Slugs are a perennial problem for home gardeners, and they are especially troublesome after a cool, wet spring.
Preferring cool, moist hiding places during the day, slugs emerge at night to feast on a variety of plant matter. They will attack foliage, flowers, fruit, young plant bark and seedlings. In the morning, they will retreat, leaving behind plant damage and a silvery slime trail. If evidence of a slug infestation is found, there is no need to call an exterminator. Slugs can be beaten with a variety of items, many of which are common household goods.
The first step toward getting rid of slugs is to eliminate those cool, moist hiding places. Keep the garden and the surrounding area free of fallen leaves, prunings and stacked boards or rocks. Tie up plants so that no leaves or fruit touch the ground. To reduce excess moisture around plants, use drip irrigation or soaker lines, or use sprinklers during the day so that the moisture has time to evaporate.
The most effective method of slug removal is also the most labor-intensive: handpicking. Using a flashlight, inspect the garden at night or just before dawn. Collect slugs in a bucket containing soapy water or 5-10 percent ammonia solution. The drowned slugs can be composted.
If late-night handpicking seems unappealing, prop up small boards about an inch off of moistened soil. In the morning, tip over the boards and collect the hiding slugs. If boards are unavailable, use upside-down ceramic flowerpots or citrus rinds. After a few consecutive nights of handpicking, the task can be done on a weekly basis.
Next, set up a variety of barriers to prevent the slugs' return. Multiple barriers should form a more robust defense against slugs, so long as no branches, leaves or plants bridge them, allowing slugs back in. After all, slugs trapped inside the barrier will be free to damage plants.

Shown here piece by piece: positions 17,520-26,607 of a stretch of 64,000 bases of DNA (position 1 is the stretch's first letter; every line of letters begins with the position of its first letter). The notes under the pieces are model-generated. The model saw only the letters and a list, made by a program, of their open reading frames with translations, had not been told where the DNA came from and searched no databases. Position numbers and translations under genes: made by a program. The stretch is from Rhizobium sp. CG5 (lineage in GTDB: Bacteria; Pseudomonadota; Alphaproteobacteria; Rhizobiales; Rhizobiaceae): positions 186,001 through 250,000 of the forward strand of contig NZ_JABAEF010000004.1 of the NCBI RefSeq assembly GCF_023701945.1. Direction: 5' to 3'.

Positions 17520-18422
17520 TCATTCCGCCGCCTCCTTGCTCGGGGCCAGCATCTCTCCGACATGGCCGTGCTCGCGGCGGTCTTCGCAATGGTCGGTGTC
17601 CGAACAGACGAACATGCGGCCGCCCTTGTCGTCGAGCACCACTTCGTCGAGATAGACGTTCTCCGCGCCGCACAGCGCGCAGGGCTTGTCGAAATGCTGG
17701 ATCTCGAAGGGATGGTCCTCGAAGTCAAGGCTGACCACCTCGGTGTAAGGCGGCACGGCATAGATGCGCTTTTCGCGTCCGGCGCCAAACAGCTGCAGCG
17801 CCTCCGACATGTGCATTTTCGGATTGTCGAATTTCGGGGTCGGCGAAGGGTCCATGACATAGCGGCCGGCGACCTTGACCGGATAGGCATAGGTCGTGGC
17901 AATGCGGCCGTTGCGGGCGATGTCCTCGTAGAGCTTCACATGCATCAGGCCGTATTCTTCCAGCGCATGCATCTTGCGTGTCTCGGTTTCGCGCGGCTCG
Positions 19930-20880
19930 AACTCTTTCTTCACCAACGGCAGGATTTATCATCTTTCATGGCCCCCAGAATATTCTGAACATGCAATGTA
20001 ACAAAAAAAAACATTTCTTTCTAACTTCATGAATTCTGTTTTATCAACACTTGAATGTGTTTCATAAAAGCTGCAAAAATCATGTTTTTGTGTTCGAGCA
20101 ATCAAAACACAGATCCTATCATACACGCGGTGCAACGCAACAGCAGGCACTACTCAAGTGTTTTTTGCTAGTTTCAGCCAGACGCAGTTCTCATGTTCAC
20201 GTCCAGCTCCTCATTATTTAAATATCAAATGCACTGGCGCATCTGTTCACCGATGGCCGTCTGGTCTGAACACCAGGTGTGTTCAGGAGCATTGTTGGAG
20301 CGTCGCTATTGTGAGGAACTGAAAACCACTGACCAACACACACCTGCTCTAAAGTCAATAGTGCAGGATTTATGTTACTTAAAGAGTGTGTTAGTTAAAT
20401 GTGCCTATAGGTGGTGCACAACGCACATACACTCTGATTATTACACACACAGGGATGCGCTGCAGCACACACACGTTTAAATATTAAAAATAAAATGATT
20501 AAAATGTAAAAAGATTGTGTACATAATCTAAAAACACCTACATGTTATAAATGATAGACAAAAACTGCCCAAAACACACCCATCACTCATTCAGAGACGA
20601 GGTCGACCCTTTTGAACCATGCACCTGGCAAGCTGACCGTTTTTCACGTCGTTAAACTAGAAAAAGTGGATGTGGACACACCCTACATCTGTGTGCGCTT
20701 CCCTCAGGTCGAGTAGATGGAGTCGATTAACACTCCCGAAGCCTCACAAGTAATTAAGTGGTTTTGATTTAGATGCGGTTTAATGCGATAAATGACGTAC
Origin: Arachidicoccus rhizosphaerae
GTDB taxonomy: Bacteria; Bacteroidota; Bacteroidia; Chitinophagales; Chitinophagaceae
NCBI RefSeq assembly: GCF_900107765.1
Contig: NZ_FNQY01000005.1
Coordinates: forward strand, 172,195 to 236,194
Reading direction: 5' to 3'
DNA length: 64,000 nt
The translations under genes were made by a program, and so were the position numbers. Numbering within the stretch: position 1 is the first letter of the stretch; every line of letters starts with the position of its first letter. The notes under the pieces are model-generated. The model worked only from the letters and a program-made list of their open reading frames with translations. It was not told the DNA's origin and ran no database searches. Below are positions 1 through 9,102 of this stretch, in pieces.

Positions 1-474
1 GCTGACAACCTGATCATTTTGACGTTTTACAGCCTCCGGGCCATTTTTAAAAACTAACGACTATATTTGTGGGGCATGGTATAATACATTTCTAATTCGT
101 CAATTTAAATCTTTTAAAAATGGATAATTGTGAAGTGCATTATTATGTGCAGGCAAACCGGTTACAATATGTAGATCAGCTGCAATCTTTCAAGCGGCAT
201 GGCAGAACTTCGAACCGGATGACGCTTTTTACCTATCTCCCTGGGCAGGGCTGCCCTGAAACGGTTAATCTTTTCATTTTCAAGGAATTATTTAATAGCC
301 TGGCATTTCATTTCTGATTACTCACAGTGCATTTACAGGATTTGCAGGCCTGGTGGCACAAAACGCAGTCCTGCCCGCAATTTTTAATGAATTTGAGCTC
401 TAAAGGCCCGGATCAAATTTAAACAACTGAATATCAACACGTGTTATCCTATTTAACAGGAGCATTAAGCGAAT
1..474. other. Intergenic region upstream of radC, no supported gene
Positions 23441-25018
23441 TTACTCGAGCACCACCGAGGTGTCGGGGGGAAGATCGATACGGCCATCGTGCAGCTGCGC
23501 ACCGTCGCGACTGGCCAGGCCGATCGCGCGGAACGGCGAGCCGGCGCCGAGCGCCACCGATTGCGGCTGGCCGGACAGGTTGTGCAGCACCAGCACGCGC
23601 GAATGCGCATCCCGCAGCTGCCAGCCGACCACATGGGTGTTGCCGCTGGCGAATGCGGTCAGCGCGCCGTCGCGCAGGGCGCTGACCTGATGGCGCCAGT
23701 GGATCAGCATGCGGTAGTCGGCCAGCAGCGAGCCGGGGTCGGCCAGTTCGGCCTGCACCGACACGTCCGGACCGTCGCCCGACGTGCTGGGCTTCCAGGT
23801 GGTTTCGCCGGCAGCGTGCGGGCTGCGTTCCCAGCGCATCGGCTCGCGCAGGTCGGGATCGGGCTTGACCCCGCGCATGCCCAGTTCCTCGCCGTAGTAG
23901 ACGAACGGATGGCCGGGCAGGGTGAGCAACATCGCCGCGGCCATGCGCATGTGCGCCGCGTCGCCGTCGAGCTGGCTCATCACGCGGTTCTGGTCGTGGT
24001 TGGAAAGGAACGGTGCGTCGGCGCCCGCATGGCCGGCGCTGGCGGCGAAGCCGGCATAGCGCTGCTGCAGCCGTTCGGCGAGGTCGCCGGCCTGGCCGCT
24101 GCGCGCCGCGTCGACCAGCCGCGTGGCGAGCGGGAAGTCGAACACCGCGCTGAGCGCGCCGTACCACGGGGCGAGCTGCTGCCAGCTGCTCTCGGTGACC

Seed the garden's perimeter using plants slugs dislike. This can include species with red leaves, such a Swiss chard, or ones with stiff leaves and strongly scented foliage, such as lavender, rosemary and sage. Gardeners have also found that begonias, geraniums, impatiens and nasturtiums resist slug damage.
Another barrier tool found in most gardening supply stores is copper strips or tape. Copper strips can be placed around the garden's perimeter, or small strips of sheeting can be wrapped around individual plants. The mucous-covered bellies of slugs do not react well to the electrostatic charge that builds up in the exposed copper.
Barriers that are dry, rough and sharp are difficult for slugs to cross, making them very effective. Sand, crushed eggshells, lime, crushed lava rocks or diatomaceous earth can be poured in bands at least an inch thick around your plants. However, these will need to be replaced after every rain. Although slugs will also not cross a barrier of salt, adding salt to your soil can harm plants.
Materials such a coffee grounds or pine needles also make effective barriers because they increase the acidity of the soil, and slugs prefer an alkaline environment. Not only will coffee grounds repel slugs, but they also provide nitrogen to your soil. Additionally, most coffee shops give away coffee grounds to gardeners.
In addition to barriers, consider slug traps. Bury cans or cups so that the lip of the trap is level with the soil. Fill the trap three-quarters of the way with beer or a solution of water, 1 tablespoon of sugar and 1/2 teaspoon of yeast. Slugs will find the scent of fermentation irresistible, crawl in and drown. Reset and refill your traps every few days after composting full traps.
Lastly, pellets of slug poison can be purchased at a gardening supply store and sprinkled throughout the garden. Look for nontoxic pellets, in case of accidental ingestion by children or pets.
Gardeners may never win the war on slugs, but you can limit the damage they cause with a little effort, a little vigilance and common household goods. If you see the signs of slugs, take action, and protect your produce. Better you reap the rewards of your garden, instead of a slug.